This paper uses the choice experiment method to analyse social preferences towards a set of agricultural policy instruments that are likely to play a key role in the post-2013 design of the EU Common Agricultural Policy. It contributes to the choice experiment literature by incorporating different attribute processing strategies into stated choice models. By comparing models that consider attribute non-attendance for individual choice tasks and for the whole sequence of choices, we demonstrate the impact of different ways of accounting for attribute nonattendance on model performance and preferences. In addition, we test whether ‘non-attendance to alternatives’, which describes the elimination of alternatives due to the presence of attribute levels deemed unacceptable to a respondent, is a relevant information processing strategy in a choice experiment context. The results clearly show that individuals allocate attention over a reduced array of information and jointly apply decision strategies that involve attribute nonattendance and non-attendance to alternatives. The joint consideration of these information processing strategies results in a significant improvement of model fit to data, and a better description of respondents’ preferences.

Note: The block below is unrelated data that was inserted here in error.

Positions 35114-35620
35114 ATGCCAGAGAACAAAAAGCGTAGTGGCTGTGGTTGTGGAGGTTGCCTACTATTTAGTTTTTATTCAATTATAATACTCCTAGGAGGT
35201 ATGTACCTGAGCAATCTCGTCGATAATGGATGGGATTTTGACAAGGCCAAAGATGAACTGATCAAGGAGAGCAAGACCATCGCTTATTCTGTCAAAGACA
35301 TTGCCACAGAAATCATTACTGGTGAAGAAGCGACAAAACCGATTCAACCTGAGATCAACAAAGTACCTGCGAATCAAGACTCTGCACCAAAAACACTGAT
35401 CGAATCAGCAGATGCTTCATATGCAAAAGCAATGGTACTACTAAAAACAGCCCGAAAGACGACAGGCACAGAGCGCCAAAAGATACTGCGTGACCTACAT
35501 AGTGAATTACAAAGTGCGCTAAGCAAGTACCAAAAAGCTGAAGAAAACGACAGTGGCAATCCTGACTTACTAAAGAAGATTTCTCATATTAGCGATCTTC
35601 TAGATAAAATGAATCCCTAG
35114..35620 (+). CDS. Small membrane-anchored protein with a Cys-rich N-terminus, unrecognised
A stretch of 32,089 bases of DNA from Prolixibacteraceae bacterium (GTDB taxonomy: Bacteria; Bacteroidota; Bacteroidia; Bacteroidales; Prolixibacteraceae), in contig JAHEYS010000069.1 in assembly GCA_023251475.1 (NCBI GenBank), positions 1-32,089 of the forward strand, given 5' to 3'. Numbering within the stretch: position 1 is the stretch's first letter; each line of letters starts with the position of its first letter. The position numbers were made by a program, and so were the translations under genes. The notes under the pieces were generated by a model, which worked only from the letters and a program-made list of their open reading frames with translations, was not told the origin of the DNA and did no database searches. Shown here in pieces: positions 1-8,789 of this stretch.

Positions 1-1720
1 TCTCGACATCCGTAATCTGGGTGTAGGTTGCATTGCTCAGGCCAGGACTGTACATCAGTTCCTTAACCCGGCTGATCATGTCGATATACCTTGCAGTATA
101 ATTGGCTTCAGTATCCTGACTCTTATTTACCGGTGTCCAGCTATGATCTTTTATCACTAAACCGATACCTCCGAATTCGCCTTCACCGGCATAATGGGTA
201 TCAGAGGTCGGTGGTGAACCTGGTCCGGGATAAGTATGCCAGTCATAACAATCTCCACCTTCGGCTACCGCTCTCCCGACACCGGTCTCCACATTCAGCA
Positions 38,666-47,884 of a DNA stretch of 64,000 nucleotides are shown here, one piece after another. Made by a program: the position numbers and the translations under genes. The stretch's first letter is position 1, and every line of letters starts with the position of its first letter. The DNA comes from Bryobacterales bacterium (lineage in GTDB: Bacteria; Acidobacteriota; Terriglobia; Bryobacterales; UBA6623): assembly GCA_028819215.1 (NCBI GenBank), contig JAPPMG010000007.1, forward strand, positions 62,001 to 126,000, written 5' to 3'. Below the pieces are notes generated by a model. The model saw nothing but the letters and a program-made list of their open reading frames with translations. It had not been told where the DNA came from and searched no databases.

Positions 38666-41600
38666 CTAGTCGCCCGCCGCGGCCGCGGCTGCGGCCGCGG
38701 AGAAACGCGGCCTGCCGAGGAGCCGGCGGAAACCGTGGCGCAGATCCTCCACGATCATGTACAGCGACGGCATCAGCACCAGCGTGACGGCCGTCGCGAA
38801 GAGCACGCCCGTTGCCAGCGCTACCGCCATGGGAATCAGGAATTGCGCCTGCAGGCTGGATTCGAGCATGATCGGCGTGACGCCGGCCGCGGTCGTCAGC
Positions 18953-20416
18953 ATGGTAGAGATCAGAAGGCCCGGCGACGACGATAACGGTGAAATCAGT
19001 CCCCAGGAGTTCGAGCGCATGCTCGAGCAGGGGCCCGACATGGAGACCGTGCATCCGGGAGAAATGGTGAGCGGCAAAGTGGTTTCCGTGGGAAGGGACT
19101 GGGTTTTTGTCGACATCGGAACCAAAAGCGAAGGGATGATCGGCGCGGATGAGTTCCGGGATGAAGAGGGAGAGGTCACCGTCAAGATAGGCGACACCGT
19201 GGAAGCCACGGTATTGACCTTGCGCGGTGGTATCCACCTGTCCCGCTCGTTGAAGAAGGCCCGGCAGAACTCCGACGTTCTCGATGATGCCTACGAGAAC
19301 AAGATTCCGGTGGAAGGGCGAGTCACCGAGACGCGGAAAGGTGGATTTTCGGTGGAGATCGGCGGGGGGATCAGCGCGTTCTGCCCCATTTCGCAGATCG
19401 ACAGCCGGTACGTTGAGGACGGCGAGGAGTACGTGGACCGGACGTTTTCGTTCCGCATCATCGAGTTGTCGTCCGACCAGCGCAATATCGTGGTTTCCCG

- Attribute processing strategies
- Choice experiment
- Common Agricultural Policy instruments